I am not going to talk in more detail about the crimes of the future, yet what is important to remember is that the ability of one to affect many is scaling exponentially as you are reading this, and not only in a good sense. Moreover, now, more than any time before we are actually capable of completely destroying  our planet. Thus, yuppie to the last year’s discovery of water on Mars – maybe that’s the answer. But on the serious tone, an additional essential skill for the future that I would single out is:

  • an ability to forecast even the unintended consequences of one’s actions and take full responsibility for them.

There are much more developments in different domains than what I have enumerated in this post and probably more skills needed for our kids to be successful. However, without trying to belittle the importance of technical skills I am inclined to conclude that it is mostly the soft side that requires to be “strengthened”. To conclude, it is not going to be an easy world our kids will step into, but something tells me, if equipped right they will have hell of a ride!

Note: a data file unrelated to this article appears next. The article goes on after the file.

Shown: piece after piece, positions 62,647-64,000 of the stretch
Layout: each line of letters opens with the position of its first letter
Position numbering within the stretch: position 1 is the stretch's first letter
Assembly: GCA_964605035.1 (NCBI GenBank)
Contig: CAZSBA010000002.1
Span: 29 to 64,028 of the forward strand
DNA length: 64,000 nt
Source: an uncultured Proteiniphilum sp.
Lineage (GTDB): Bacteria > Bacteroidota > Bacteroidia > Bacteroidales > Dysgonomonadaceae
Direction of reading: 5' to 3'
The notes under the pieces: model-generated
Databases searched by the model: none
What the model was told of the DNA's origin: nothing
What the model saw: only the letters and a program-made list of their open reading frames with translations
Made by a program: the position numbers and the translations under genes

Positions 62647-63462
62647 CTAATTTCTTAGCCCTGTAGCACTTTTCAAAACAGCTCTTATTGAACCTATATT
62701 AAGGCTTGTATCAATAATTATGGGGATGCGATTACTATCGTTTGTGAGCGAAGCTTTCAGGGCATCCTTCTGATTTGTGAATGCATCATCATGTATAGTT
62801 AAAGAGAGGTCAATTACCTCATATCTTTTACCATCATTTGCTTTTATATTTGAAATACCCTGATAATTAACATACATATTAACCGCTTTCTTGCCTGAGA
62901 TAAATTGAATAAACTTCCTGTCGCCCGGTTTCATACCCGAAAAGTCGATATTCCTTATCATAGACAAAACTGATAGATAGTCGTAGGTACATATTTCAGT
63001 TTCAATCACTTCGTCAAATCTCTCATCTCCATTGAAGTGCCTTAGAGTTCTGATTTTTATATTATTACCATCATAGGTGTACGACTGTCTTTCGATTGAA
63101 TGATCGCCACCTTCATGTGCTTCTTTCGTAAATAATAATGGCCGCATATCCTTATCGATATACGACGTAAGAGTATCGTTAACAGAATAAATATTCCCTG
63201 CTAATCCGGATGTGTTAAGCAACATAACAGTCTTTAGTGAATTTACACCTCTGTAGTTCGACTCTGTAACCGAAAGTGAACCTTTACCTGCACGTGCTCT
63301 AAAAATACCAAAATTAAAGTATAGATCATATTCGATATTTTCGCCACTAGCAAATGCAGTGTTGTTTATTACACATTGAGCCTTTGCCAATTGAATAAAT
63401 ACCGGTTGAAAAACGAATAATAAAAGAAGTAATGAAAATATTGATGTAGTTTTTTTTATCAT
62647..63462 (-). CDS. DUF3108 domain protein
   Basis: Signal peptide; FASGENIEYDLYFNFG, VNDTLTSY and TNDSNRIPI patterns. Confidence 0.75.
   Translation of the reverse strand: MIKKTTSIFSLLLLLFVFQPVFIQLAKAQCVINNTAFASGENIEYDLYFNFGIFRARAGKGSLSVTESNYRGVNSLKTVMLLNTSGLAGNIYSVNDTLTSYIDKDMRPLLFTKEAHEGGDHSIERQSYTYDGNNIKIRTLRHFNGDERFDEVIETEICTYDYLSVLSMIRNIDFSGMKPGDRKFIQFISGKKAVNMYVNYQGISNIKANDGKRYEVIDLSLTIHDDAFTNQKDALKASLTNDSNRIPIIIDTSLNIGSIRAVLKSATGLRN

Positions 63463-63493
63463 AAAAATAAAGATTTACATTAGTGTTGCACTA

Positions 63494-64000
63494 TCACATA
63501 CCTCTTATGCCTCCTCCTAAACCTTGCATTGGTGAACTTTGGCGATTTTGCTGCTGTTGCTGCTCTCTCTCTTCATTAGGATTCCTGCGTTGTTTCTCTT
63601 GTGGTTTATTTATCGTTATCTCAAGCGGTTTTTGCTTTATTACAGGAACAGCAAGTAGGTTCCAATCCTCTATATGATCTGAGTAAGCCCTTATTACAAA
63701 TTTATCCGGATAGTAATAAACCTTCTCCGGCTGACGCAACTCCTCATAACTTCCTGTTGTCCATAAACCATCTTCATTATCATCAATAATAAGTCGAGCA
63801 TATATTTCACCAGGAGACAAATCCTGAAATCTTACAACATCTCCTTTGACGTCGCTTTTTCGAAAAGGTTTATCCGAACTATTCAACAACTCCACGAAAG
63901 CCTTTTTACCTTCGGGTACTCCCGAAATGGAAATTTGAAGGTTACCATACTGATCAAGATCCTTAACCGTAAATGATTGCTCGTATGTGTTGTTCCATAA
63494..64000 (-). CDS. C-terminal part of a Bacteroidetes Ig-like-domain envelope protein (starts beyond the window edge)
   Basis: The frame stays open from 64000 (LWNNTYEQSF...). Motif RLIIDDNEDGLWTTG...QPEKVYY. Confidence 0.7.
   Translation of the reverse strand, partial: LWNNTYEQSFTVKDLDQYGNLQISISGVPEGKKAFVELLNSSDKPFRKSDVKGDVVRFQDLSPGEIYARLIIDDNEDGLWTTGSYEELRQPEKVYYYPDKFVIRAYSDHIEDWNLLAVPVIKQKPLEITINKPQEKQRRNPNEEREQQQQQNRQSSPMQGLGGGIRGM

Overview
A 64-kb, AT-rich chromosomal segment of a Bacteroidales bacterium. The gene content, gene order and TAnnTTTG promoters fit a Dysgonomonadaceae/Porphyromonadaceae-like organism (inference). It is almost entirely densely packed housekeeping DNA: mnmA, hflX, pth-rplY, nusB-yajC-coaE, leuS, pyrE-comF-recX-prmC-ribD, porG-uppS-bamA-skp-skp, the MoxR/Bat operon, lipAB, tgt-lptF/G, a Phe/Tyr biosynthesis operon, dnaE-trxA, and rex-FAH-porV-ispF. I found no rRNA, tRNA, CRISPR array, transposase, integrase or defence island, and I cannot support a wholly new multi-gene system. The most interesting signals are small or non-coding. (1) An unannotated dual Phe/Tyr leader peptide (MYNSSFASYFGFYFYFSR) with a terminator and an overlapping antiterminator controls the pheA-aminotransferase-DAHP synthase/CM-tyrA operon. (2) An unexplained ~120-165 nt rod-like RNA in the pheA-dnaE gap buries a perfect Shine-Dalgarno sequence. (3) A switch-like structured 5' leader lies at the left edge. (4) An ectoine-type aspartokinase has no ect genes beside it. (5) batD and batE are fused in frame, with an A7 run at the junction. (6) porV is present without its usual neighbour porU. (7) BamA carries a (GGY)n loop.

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Guilty pleasures: Pampering your inner child

A guilty pleasure is something, such as a movie, a television program or a piece of music, that one enjoys despite feeling that it is not generally held in high regard. (source: Wikipedia)

When I was a kid I always wanted to grow up as fast as possible for one main reason: I could do whatever I wanted. That’s what I thought. I could eat that chocolate for breakfast, I could go out for a walk in the late evening, I could watch that stupid show for the third time, I could stay for a whole day in my nightgown and a whole bunch of other stuff that I could finally do. Yesterday I had an argument with my daughter that wanted to eat M&M’s instead of an apple for her snack time. I bet she was also thinking at the moment how she will grow up and then…! And then comes adulthood and understanding of what’s good for you and what’s not. And you don’t do it, although now you finally can. So unfair, isn’t it?

I must admit that even though generally I am a responsible health-conscious adult (giggle!), I allow myself some guilty pleasures from time to time, because it makes me feel good and if I feel good it affects everything I do. Maybe because I still have that inner child in me that also needs to be pampered from time to time.

So this is precisely why:

  • Sometimes instead of a decent lunch I have yet another cup of coffee and a chocolate. Or two.
  • And speaking about chocolates: if we have a box of chocolates, I first eat all the ones that I like the most, even if they are in the bottom layer of the box (so annoying, ain’t it?).